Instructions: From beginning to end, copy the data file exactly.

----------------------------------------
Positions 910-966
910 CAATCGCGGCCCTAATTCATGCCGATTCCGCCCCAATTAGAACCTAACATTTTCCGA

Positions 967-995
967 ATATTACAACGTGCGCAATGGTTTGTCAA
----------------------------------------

Positions 910-966
910 CAATCGCGGCCCTAATTCATGCCGATTCCGCCCCAATTAGAACCTAACATTTTCCGA

Positions 967-995
967 ATATTACAACGTGCGCAATGGTTTGTCAA